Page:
Best archers in fiction debunked


Actual photo of one of my groups at practice

Jacob Reiter, Staff Writer

Several action-based moves and TV series include a bow-wielding character who can pull of amazing feats of accuracy. Some notable names come to mind such as Legolas from Lord of the Rings, Hawkeye from the Marvel franchise, and Katniss from The Hunger Games. All of these characters are portrayed as masters of their weapons, but as a competitive archer myself I can find several glaring issues with the way each of them shoots.


Hawkeye has the least issues of the three, as his stance is correct with his feet planted firmly in place with his legs in line with his shoulders. His grip on the string is firm and deep as it should be, but he falls short in his release. Many of his shots are followed by his hand remaining exactly where it was; if he shot properly his hand would end up underneath his ear after slowly pulling his hand off the string instead of opening his hand.


Katniss has very little issues in the way of her form except for her grip on the string and the bow itself. Her grip is extremely light, only using the very tips of her fingers which leads to her having to pull the string farther than she needs to which puts pointless strain on her body. The second issue she has mainly has to do with her own safety. When drawing the string, she uses her pointer finger to make sure she draws the same distance each time. This is extremely dangerous because after many people saw the movie they began doing the same thing which more often than not would lead to them shooting the arrow through their finger.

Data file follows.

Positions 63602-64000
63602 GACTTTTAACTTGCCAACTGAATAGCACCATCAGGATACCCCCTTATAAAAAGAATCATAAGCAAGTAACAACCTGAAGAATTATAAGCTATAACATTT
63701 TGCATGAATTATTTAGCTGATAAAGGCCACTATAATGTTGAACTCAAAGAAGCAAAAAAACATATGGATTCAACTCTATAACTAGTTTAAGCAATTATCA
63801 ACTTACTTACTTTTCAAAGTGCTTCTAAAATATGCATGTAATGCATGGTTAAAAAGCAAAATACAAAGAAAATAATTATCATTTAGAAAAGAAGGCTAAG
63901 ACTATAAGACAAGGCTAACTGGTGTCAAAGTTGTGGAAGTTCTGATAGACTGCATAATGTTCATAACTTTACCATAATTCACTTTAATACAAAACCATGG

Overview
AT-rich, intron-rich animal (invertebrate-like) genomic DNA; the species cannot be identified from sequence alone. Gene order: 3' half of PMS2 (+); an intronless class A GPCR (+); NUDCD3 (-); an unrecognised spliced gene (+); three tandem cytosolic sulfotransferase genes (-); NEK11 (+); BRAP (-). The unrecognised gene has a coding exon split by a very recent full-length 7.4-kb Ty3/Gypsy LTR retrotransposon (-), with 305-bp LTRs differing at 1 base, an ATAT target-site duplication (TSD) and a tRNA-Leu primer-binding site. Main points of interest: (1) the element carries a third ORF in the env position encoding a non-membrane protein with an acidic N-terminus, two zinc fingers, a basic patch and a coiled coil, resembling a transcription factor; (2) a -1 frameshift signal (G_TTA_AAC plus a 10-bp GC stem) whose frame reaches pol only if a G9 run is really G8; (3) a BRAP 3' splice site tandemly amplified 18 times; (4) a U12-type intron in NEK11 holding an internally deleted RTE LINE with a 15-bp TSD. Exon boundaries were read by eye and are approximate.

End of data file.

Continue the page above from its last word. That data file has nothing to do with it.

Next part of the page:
The worst offender out of the three is Legolas. Not only does his way of shooting endanger himself, it endangers the functionality of his equipment. The first issue he has is his release; instead of his hand ending up underneath his ear like it’s supposed to, it typically darts off in a random direction which greatly affects the way the arrow flies for the worse. Due to his bow being made of a single piece of uncut wood, it doesn’t have a rest for his arrow to sit on so he uses his hand as a replacement which can lead to injuries of his hand. Additionally he twists the string to make the arrows swerve midair. Not only does this not work in real life, it greatly damages the string itself which can lead to the limbs of the bow snapping.


Many people consider these characters to be the best archers in fiction; however, most of them don’t stack up to real life standards.